March 7, 2006
MARTIN O'DONNELL, PLAINTIFF-RESPONDENT,
SHARON SINGLETON F/K/A O'DONNELL, DEFENDANT-APPELLANT.
On appeal from the Superior Court of New Jersey, Chancery Division, Family Part, Sussex County, FM-19-000094-03.
The opinion of the court was delivered by: Seltzer, J.S.C. (temporarily assigned).
NOT FOR PUBLICATION WITHOUT THE APPROVAL OF THE APPELLATE DIVISION
APPROVED FOR PUBLICATION
Argued March 23, 2006
Before Judges Kestin*fn1 R. B. Coleman and Seltzer.
Defendant appeals from that portion of an April 26, 2005, post-judgment Family Part order that requires her to share the driving responsibilities necessary to effectuate plaintiff's parenting time. We affirm.
The parties were divorced on May 7, 2003, after almost ten years of marriage. They are the parents of two children: Brooke, who was born on October 27, 1994, and Devon, who was born on June 17, 1998. While the parties had joint legal custody of their children, defendant was designated the parent of primary residence. Plaintiff was afforded parenting time every other weekend. At the time of the divorce, plaintiff lived in Mt. Arlington, New Jersey and defendant lived in Hopatcong, New Jersey. In August 2003, plaintiff moved to Montgomery, New York, approximately eighty miles from plaintiff's residence.
Various disputes arose between the parties and the difficulties they experienced, including those involving the transportation of the children between their homes, ultimately resulted in the appointment of a parenting coordinator. Although that parenting coordinator was instrumental in resolving many of the problems experienced by the parties, the transportation issues remained problematic. At the recommendation of the parenting coordinator, the court compelled the parties to attend a hearing on April 26, 2005. At that time, many issues were resolved but the mechanism for facilitating parenting time remained. Ultimately, the court entered an order that required defendant to transport the children to a location approximately midway between her home and that of plaintiff where, at a specified time, the children would be delivered to plaintiff. The order also required that plaintiff return the children to defendant at the same time and location on the following Sunday. The effect of the order was to require defendant to travel eighty miles, round-trip, twice every other week.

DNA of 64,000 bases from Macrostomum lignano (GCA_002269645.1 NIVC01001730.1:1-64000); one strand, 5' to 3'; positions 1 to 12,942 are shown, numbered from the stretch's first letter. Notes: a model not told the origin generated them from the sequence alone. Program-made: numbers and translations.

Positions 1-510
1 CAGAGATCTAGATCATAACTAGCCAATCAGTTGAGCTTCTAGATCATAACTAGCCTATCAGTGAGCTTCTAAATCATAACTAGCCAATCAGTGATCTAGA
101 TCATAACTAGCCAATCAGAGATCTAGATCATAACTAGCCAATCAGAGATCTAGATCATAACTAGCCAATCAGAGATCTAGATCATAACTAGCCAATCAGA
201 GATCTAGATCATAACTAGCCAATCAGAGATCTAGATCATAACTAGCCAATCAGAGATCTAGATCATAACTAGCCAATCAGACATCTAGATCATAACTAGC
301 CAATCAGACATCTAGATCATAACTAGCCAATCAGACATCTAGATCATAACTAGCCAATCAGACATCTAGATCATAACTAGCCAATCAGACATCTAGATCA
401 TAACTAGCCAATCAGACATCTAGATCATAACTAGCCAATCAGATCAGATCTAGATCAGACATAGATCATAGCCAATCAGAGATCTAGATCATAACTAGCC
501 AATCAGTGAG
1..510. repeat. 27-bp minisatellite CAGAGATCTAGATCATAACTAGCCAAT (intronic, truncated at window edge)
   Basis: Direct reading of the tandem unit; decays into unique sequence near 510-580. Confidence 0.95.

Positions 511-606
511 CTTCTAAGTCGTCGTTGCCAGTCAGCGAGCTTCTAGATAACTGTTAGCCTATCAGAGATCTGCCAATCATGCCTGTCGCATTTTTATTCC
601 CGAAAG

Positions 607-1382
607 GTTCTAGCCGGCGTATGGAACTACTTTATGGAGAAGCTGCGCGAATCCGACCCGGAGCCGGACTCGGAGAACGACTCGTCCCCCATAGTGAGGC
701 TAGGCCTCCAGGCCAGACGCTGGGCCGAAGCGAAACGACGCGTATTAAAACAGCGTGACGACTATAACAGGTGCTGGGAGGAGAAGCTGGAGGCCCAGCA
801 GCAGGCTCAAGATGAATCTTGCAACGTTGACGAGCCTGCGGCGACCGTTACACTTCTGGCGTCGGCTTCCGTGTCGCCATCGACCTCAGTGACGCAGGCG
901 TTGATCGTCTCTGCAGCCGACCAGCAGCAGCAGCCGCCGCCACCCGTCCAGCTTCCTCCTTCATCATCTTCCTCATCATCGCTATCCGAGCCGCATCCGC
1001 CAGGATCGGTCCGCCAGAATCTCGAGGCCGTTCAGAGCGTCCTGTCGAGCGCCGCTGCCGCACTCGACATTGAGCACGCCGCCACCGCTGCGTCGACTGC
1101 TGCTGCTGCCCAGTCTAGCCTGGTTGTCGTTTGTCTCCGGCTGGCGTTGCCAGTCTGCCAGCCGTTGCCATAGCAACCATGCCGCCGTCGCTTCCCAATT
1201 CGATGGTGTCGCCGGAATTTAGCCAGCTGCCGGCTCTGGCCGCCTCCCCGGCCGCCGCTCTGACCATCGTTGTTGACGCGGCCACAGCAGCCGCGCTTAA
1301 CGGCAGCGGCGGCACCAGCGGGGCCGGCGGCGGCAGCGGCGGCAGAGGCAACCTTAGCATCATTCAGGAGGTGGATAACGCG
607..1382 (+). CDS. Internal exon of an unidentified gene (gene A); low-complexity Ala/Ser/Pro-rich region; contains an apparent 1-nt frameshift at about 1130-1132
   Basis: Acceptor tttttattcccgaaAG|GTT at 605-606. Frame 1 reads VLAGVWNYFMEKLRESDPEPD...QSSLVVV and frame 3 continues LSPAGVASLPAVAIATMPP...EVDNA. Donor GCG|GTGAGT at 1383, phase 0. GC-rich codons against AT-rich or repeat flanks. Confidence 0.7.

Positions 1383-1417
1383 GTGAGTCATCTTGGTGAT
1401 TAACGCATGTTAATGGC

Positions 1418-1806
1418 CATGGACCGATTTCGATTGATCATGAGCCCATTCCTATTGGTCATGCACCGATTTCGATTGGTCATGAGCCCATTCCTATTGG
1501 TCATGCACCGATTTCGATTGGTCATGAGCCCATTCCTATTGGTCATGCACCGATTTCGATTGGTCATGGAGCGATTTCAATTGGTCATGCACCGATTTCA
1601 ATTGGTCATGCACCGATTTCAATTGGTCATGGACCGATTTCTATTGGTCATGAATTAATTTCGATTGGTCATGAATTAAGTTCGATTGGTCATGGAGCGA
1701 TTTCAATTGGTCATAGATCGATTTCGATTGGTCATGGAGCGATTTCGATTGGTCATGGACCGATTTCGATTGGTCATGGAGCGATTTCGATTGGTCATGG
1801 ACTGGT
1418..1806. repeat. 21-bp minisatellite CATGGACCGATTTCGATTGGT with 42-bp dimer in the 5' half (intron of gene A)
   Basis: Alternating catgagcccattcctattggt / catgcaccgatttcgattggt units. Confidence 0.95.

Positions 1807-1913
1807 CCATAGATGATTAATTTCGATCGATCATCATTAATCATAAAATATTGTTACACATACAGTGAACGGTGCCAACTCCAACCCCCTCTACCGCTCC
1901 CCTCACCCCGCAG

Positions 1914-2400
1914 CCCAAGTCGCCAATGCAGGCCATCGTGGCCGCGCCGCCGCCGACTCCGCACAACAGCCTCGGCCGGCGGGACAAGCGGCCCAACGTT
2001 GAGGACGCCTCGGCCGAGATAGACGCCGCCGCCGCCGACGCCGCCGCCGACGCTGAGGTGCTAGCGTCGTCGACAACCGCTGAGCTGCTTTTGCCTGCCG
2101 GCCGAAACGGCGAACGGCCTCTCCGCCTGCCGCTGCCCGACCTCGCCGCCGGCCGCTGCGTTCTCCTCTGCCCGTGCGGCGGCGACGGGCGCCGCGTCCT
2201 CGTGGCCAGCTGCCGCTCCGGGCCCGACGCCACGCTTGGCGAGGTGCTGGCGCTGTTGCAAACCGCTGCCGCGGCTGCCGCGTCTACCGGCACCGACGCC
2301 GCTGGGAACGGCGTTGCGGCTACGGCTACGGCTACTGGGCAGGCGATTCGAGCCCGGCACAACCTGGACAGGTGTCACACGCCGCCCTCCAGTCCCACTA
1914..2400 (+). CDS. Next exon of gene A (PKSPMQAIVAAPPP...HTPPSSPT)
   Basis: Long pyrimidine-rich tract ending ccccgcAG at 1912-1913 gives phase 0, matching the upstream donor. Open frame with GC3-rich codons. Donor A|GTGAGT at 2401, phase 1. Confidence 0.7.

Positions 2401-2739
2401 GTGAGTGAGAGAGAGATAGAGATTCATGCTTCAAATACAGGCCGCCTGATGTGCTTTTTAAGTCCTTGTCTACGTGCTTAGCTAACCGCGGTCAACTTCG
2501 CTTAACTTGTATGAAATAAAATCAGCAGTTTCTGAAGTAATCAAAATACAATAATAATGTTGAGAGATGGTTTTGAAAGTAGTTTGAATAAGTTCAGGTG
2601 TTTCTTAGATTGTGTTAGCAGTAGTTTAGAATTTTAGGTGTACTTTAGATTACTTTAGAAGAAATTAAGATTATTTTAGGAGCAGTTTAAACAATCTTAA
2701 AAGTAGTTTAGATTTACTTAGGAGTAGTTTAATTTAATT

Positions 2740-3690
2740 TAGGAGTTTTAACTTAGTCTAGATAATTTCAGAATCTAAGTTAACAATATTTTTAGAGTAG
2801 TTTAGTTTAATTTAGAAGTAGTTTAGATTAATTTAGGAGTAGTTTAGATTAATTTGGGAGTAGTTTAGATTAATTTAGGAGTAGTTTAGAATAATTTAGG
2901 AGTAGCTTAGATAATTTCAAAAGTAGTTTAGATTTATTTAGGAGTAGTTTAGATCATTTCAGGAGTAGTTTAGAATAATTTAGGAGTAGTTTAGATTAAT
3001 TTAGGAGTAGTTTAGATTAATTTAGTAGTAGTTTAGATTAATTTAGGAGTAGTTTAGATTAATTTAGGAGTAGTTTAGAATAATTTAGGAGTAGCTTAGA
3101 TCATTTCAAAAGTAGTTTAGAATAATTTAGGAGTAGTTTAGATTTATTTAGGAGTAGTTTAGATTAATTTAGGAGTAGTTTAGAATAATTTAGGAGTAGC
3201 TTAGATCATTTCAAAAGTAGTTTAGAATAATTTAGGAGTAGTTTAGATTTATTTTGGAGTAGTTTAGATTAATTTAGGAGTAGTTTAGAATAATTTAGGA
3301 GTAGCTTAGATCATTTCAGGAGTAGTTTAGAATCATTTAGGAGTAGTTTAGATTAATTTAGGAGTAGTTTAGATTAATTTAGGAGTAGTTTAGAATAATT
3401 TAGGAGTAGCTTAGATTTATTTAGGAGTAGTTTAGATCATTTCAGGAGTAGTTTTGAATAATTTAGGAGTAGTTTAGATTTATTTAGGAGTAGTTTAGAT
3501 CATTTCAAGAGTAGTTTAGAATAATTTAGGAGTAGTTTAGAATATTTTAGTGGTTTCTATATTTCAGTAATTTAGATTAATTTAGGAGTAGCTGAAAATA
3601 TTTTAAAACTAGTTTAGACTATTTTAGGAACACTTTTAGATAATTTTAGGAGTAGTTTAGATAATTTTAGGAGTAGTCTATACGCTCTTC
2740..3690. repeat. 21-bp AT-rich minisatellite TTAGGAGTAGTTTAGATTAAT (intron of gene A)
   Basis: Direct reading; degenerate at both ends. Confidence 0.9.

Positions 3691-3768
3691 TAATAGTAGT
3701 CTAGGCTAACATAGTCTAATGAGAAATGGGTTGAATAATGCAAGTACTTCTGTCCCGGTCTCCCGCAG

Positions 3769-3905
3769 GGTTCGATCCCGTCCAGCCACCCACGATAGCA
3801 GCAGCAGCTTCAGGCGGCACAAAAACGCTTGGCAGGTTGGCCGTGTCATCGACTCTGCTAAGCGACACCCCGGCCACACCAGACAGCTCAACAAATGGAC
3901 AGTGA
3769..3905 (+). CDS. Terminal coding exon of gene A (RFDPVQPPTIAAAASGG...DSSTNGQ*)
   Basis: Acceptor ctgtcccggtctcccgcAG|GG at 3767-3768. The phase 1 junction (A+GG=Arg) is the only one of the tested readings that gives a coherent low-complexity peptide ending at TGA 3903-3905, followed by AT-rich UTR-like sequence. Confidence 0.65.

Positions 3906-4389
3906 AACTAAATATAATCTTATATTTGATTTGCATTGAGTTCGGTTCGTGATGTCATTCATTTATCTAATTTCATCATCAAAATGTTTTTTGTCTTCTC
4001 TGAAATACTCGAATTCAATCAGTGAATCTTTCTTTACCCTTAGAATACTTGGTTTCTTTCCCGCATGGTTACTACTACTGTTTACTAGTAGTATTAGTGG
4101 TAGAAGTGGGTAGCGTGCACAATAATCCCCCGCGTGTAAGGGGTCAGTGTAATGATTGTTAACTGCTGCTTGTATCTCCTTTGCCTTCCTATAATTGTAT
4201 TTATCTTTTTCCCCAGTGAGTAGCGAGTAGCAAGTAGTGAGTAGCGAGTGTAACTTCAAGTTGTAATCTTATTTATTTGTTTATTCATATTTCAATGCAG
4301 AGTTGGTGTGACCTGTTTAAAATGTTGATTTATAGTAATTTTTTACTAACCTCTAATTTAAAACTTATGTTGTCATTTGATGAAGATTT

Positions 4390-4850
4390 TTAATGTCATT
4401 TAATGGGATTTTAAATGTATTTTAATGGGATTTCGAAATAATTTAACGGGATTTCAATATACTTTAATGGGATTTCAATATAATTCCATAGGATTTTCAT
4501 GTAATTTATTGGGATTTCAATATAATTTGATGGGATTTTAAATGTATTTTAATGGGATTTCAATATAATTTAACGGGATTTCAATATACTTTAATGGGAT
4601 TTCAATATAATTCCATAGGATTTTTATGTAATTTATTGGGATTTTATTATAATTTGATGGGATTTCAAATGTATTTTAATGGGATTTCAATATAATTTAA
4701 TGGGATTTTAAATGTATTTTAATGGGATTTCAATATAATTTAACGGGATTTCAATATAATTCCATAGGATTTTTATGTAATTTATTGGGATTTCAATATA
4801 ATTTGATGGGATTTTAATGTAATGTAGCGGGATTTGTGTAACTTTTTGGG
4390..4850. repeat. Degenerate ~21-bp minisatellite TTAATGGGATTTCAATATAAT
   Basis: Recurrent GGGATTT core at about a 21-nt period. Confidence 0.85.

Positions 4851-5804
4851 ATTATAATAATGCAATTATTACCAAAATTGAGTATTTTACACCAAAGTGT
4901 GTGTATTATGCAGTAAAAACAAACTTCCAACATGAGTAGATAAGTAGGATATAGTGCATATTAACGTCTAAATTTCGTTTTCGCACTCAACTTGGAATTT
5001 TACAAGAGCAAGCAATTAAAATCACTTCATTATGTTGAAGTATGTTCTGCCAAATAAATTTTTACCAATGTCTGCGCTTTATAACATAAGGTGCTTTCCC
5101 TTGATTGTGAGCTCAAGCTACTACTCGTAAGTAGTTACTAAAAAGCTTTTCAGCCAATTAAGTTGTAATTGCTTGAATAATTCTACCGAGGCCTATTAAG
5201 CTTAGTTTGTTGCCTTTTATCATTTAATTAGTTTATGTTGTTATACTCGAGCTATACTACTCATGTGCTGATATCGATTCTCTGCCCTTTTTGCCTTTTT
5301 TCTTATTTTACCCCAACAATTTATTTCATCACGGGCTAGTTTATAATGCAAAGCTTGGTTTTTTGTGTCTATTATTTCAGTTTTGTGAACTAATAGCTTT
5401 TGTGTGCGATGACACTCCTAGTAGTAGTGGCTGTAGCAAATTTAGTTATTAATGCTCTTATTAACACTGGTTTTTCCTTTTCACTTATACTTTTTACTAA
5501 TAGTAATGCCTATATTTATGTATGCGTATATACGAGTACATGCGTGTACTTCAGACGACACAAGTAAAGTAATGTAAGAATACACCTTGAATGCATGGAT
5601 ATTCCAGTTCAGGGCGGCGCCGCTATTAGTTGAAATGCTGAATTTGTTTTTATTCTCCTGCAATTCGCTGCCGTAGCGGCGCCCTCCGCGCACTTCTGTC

Plaintiff appeals from that order and raises the following arguments:
THE COURT ABUSED ITS DISCRETION IN ORDERING THE CUSTODIAL PARENT TO SHARE THE DRIVING TO ACCOMMODATE THE NON-CUSTODIAL PARENT'S PARENTING TIME AFTER THE PLAINTIFF MOVED TO NEW YORK, AND UNDER CIRCUMSTANCES WHERE THE DEFENDANT HAS FULL RESPONSIBILITY OF DRIVING THE CHILDREN EVERY DAY, TO EVERY ACTIVITY, EVENT AND APPOINTMENT.
IN ORDERING THE DEFENDANT TO ASSUME THE ADDITIONAL TIME AND ECONOMIC BURDEN OF SHARING THE TRANSPORTATION OF THE CHILDREN ON THE PLAINTIFF'S WEEKEND VISITATION, THE COURT ERRED IN FAILING TO MODIFY THE PLAINTIFF'S CHILD SUPPORT OR CONSIDER THE DEFENDANT'S BUDGET.
We do not believe that either argument merits extensive discussion. It is an unfortunate reality that many divorced parents are unable to resolve amicably the tensions that invariably arise when children are involved. The dispute exemplified by the parties' positions here is typical of those faced daily by Family Part judges throughout the State. Those judges "have developed a special expertise in dealing with family and family-type matters . . . ." In Re Estate of Roccamonte, 174 N.J. 381, 399 (2002); Cesare v. Cesare, 154 N.J. 394, 412-13 (1998). Accordingly, we have entrusted to them the delicate responsibility for resolving such disputes. The proper resolution of each dispute depends on the particular factual context in which it arises and necessarily requires an appreciation of the positions occupied by the litigants and a sensitivity to the needs of the parties and their children.
Judge Farber had been presiding over the disagreements between plaintiff and defendant since the institution of the divorce action and we cannot say that his resolution of this problem was so wide of the mark as to constitute an improper exercise of his discretion. Quite the contrary, it appears to be a reasonable resolution of the problem with which he was faced. In the absence of an abuse of discretion, we will not interfere with a Family Part judge who has exercised an acquired expertise to resolve a dispute such as the one presented to us.